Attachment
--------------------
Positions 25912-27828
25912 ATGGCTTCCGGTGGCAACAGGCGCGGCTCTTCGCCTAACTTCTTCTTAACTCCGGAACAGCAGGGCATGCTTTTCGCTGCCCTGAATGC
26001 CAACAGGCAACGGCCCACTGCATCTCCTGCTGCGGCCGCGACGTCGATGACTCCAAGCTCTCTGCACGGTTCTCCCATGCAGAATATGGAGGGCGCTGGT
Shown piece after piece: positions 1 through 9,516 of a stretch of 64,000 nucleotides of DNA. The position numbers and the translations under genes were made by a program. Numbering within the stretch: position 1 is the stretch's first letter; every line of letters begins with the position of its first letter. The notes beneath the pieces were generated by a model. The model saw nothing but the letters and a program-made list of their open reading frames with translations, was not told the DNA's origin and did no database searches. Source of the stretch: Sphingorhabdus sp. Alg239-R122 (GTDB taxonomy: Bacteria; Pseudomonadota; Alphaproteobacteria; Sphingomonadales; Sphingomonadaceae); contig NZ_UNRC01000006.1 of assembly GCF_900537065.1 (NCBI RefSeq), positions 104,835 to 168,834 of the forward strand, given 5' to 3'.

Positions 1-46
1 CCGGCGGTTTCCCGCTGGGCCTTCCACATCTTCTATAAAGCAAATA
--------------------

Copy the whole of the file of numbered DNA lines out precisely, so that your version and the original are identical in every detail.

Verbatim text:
Positions 25912-27828
25912 ATGGCTTCCGGTGGCAACAGGCGCGGCTCTTCGCCTAACTTCTTCTTAACTCCGGAACAGCAGGGCATGCTTTTCGCTGCCCTGAATGC
26001 CAACAGGCAACGGCCCACTGCATCTCCTGCTGCGGCCGCGACGTCGATGACTCCAAGCTCTCTGCACGGTTCTCCCATGCAGAATATGGAGGGCGCTGGT
Shown piece after piece: positions 1 through 9,516 of a stretch of 64,000 nucleotides of DNA. The position numbers and the translations under genes were made by a program. Numbering within the stretch: position 1 is the stretch's first letter; every line of letters begins with the position of its first letter. The notes beneath the pieces were generated by a model. The model saw nothing but the letters and a program-made list of their open reading frames with translations, was not told the DNA's origin and did no database searches. Source of the stretch: Sphingorhabdus sp. Alg239-R122 (GTDB taxonomy: Bacteria; Pseudomonadota; Alphaproteobacteria; Sphingomonadales; Sphingomonadaceae); contig NZ_UNRC01000006.1 of assembly GCF_900537065.1 (NCBI RefSeq), positions 104,835 to 168,834 of the forward strand, given 5' to 3'.

Positions 1-46
1 CCGGCGGTTTCCCGCTGGGCCTTCCACATCTTCTATAAAGCAAATA